Adult female Menemerus nigli ( Figures 11-18 View Figure 11 View Figure 12 View Figure 13 View Figure 14 View Figure 15 View Figure 16 View Figure 17 View Figure 18 ) were similar to penultimate in coloration, with shiny black chelicerae and lacking the white setae found on the medial side of each paturon of the adult male. Like males they have a band of white to off-white scales across the clypeus. In comparison, adult female M. bivittatus ( Figure 23 View Figure 23 ) have a solid cover of orange setae around the front eyes and covering the clypeus. Compared to M. bivittatus , adult female M. nigli have a more variegated (light or dark brown) rather than light brown array of dark setae on the dorsal opisthosoma, and lack dark lateral bands around the opisthosoma. The pedipalps of M. bivittatus females are also lighter in color rather than brown, with a more complete cover of white to off-white setae.

The epigynum of M. nigli , with wide atria open toward the front and a pair of posterior spermathecae ( Figure 17 View Figure 17 ), was first described by Ali et al. (2018).

Our study sites (1.1 and 1.2, located 260 meters apart from each other) where Menemerus nigli was found in Rio de Janeiro are shown in Figures 19-20 View Figure 19 View Figure 20 . Another observer found Menemerus nigli at a third site (site 2), 2.4 km apart from our sites ( Figures 2 View Figure 2 , 21 View Figure 21 ). Previously, in Asia, this species was found either on or under stones, or on an indoor wall ( Wesołowska & Freudenschuss 2012; Chatterjee et al. 2017; Seyfulina et al. 2020). In Rio de Janeiro it was found only in a synanthropic context, living on the same kind of painted concrete or stucco exterior walls where the cosmopolitan M . bivittatus ( Figures 20 View Figure 20 , 22-23 View Figure 22 View Figure 23 ) is often found. Previously, we reported the occurrence of the African salticid Thyene coccineovittata in a synanthropic context, but living on garden plants in Rio de Janeiro and nearby areas ( Mariante & Hill 2019). These observations support the view that species that can adapt to anthropogenic habitats may be more successful in finding a niche when introduced to a remote place.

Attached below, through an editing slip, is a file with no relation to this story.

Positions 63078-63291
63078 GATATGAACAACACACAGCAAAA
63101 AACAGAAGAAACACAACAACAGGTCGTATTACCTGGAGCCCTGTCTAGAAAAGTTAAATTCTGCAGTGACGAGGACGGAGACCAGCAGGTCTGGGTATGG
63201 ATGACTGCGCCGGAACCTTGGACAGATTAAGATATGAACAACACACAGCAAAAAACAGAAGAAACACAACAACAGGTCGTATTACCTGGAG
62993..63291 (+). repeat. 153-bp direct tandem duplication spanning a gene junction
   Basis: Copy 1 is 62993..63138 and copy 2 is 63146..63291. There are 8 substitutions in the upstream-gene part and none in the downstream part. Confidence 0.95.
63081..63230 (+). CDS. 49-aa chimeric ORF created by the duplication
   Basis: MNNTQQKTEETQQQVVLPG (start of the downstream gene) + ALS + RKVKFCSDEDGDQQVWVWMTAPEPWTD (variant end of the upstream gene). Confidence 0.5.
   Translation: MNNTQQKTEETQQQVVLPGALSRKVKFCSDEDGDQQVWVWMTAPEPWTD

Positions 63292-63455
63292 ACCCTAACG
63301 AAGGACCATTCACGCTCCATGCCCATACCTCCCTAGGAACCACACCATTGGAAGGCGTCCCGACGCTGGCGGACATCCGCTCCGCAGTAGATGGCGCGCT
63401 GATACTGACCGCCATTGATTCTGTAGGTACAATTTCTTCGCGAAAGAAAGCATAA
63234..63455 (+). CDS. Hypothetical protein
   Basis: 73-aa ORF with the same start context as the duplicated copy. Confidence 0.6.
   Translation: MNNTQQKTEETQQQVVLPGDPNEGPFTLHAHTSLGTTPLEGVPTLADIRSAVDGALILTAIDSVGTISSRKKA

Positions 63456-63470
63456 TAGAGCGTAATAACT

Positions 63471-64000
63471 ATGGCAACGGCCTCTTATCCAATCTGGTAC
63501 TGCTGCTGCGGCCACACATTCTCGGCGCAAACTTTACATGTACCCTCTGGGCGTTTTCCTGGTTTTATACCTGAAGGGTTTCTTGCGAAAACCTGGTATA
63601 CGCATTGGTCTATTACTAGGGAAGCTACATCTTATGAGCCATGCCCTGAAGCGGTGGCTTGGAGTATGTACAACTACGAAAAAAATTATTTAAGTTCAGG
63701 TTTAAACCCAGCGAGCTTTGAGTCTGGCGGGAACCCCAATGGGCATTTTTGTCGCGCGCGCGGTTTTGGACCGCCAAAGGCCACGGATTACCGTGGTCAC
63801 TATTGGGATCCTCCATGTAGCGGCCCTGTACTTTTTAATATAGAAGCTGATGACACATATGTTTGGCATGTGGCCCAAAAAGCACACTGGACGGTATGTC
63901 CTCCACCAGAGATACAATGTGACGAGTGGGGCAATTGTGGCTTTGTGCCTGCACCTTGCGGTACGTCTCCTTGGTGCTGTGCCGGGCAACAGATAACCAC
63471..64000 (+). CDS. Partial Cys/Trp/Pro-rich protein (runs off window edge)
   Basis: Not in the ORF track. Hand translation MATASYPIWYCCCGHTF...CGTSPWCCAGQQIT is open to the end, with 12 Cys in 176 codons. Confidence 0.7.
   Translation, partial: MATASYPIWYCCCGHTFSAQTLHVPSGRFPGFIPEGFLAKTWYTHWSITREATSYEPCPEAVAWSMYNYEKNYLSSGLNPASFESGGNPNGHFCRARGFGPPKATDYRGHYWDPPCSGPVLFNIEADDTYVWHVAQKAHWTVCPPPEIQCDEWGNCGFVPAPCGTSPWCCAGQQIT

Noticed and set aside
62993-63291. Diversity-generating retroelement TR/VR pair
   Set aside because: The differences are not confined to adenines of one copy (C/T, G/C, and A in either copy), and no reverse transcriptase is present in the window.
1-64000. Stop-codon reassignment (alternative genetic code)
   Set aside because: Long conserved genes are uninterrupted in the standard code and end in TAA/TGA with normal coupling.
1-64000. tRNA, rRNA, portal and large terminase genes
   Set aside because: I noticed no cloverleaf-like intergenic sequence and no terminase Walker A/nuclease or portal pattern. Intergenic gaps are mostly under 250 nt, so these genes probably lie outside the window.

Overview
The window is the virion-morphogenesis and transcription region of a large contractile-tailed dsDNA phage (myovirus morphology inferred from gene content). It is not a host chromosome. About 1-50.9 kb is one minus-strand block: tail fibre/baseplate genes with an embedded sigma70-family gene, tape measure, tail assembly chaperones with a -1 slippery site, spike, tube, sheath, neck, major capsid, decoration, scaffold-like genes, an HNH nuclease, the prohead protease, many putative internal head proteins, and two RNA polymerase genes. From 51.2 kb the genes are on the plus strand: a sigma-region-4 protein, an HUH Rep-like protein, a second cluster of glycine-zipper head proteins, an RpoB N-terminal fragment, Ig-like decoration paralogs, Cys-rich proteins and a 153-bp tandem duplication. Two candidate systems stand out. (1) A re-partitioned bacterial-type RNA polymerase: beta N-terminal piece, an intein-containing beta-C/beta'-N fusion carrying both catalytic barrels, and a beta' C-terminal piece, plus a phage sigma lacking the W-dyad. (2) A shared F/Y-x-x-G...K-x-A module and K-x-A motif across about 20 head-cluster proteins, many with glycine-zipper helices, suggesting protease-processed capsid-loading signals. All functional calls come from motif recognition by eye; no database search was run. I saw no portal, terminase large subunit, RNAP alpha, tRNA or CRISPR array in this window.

Intercontinental spider introductions are now taking place at high rate as a result of international trade ( Kobelt & Nentwig 2008). Introduced spiders are also known to displace native species ( Jakob et al. 2011; Houser et al. 2014). Each major biogeographical province has its own distinct fauna of salticid groups, and some of these may be the result of single-species introductions many millions of years ago. For example, the subtribe Freyina is an endemic Neotropical salticid clade ( Edwards 2015; Maddison 2015) that may have evolved from a single species of Afrotropical origin, just as the caviomorph rodents of South America represent a monophyletic group that evolved from a single introduction from Africa ( Lessa et al. 2014). A single introduction could greatly alter the neotropical fauna of the future.

Kingdom

Animalia

Phylum

Arthropoda

Class

Arachnida

Order

Araneae

Family

Salticidae

Genus

Menemerus